take the cmha vouchers, things like that. Mm-hmm. , which makes it more of a transient community. Okay. All the houses. Mm. people. I graduated in 93, so a lot of my friends parents still stay in those original houses. Mm-hmm. . Mm-hmm. . So there’s no inventory for no inventory. Yeah. And you know what, the Warrensville houses are typical for [00:34:00] the older person because they’re small.

And Warrensville really is not a bad place to be. Oh, no, no, no. At, at, at all. You know? But let’s go in, a little bit with that. You see those trends is why the crime and everything else is kind of like Euclid now it seems to be a hotbed and those places because of that, you know, I told those people then just migrated out.

Yeah. I mean, you could definitely see a trend with that. Mm-hmm. . I don’t think that that’s the whole issue. Okay. I think it’s a lot of underlining issues. As well. Me and my friends were talking and, I’m 46. Mm-hmm. When we were growing up,

we had bullies when we were growing up. Correct. It’s wild to say this, but somewhat bullies kept the neighborhood intact. . Right. Like you wouldn’t go test but so much. Right. You know what I’m saying? Right. Cause such and such, he’d taken my fries from horse . Right. Exactly. But they kept some type of demographic.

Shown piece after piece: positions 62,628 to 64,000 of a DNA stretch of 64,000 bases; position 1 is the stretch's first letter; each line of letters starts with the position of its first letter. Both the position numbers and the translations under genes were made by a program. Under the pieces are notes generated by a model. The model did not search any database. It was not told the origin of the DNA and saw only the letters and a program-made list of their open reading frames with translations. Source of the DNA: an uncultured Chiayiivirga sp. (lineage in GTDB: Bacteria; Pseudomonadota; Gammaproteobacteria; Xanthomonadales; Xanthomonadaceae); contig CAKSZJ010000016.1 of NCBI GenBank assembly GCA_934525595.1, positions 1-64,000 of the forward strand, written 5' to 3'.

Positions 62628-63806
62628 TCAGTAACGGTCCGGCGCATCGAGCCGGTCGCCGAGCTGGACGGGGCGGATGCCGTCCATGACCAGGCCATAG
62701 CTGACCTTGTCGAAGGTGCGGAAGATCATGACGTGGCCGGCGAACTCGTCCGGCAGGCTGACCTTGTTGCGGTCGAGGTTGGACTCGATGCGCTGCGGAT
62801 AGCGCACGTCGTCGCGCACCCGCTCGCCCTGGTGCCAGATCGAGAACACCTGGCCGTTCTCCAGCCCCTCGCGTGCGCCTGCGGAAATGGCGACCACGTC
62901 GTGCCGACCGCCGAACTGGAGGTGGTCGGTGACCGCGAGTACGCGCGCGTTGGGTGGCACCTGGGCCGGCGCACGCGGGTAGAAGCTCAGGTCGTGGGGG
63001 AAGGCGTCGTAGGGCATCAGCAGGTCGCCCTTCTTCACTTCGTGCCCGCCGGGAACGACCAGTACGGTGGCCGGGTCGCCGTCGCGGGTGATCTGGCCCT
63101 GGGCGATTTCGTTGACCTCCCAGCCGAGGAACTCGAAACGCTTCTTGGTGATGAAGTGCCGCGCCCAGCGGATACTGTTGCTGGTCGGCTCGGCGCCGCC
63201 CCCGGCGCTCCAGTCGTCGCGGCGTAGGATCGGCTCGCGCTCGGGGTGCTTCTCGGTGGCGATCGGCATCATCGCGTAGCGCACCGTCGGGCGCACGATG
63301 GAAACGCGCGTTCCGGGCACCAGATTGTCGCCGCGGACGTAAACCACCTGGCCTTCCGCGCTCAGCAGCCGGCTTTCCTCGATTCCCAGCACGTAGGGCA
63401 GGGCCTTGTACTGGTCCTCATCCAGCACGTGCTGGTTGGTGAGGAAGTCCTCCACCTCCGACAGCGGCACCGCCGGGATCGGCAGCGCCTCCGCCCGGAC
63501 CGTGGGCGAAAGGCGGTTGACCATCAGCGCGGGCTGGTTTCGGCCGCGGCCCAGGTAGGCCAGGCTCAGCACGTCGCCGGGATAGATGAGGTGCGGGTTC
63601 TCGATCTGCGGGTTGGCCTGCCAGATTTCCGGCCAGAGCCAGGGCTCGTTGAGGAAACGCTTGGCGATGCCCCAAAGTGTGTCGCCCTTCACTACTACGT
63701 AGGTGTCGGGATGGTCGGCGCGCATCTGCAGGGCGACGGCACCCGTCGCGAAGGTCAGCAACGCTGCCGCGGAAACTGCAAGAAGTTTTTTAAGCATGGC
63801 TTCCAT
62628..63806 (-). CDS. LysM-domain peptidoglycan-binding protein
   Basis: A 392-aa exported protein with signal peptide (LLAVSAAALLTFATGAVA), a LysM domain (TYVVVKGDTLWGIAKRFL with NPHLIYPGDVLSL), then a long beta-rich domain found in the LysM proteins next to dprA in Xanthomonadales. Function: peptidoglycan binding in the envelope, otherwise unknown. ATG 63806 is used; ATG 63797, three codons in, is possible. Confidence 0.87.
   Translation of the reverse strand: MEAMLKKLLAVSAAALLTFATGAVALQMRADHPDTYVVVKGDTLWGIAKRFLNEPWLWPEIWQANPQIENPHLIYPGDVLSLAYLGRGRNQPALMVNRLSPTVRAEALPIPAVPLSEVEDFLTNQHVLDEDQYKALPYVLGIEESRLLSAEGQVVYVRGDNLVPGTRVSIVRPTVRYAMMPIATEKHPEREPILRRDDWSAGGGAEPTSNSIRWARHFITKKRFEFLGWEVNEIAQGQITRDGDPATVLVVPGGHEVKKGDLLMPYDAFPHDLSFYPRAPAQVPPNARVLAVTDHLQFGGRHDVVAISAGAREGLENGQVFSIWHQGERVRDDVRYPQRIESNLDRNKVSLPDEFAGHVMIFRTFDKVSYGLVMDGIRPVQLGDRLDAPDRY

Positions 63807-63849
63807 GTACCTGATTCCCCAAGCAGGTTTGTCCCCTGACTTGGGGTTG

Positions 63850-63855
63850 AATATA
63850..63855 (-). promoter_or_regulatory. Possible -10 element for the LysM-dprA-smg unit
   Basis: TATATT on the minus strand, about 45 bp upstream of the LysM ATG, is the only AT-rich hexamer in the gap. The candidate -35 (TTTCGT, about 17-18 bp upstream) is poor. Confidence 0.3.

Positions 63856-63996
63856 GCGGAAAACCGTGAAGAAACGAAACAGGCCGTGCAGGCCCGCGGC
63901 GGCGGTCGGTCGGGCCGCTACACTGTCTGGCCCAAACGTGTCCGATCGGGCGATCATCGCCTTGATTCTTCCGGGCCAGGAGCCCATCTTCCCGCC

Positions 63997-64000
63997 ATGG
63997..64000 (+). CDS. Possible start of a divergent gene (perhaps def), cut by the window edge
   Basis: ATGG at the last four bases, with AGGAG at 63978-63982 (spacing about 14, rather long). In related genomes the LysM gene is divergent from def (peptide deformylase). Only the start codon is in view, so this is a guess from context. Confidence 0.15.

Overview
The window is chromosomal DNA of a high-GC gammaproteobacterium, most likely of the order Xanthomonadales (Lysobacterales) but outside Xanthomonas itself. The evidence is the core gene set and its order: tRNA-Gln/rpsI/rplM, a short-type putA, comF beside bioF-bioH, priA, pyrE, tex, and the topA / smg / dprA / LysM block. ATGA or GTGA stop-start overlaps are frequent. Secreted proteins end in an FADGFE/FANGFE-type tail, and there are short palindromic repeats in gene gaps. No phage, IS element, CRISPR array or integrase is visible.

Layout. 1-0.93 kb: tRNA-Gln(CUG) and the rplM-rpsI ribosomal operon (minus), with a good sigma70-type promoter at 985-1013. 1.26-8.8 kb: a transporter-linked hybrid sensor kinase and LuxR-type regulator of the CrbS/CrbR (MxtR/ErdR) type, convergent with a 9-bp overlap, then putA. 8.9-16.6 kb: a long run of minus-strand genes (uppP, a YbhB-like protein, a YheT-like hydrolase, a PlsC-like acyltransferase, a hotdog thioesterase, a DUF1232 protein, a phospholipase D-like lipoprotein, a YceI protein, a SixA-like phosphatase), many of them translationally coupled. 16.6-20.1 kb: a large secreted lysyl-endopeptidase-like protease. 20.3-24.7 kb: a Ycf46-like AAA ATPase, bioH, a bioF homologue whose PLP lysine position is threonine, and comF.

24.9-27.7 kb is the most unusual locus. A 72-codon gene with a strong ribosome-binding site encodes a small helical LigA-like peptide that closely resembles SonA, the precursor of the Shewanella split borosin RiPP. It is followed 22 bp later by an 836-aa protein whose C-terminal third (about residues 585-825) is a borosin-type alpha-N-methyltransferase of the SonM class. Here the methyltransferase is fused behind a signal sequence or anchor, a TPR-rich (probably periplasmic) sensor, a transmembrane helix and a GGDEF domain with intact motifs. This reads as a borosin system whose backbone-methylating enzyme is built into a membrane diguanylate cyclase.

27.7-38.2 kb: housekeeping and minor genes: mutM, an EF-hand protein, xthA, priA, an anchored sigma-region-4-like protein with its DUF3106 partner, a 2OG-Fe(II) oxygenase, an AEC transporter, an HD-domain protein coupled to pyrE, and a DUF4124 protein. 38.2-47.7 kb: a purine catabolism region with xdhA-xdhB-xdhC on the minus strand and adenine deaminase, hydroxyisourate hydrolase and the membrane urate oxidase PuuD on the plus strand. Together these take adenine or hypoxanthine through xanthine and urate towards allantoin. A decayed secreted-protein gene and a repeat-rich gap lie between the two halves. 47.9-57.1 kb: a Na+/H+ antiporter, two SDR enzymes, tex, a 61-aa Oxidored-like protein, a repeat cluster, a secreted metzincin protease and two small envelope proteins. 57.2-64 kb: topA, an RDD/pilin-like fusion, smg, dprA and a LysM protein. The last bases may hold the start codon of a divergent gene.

Mm-hmm. All of those guys when we were growing up, all went to jail because you know, the dope game was all good. Right. So all of them went to jail. So we had a whole population of guys who were mentors or whatever, go to jail. And that [00:35:00] just left a huge gap. Mm-hmm. and I think we’re still recovering from that as far as Mentoring.

 Males in the home. Things like that. Oh, yeah. There is no doubt that that k it and that cracked cocaine and Yeah. All of that, you know, it really tore us up a lot

but let’s, let’s go to this, because you got a whole lot to unpack mm-hmm. and, and I wanna talk about the development piece. Okay. You hear people, oh, look at all this stuff they built on Detroit Shoreway and all of this, and they built this on the west side. They’re not building nothing on the east side. Mm-hmm. And I told her is because they don’t plan. Right? There’s no plans to build anything. Nobody walked over there on Detroit Shoreway and said, Hey, I don’t care how much money you got.

Right. You can’t build that in one year. Right. You can’t build that in two years. First of all, the city of Cleveland permitting department, it’ll take you a year to get a damn permit outta there. So just in that whole process, it takes time in the planning process and everything to get things done like that.

Right. And so with that, I wanna talk about what sparked you [00:36:00] into doing development and what do you see yourself doing with development? So, w RJ developers. Started through high school friend Willie Levy.

Okay. Willie Levy graduated from Warrensville in 93, went to Morgan State. Mm-hmm. . Will had came back and was buying houses here and there. Mm-hmm. Then our other friend, Richard Singleton. All of us been knowing each other since like fourth grade. Mm-hmm. Richard was doing his projects as well. He was buying from the Lamb bank.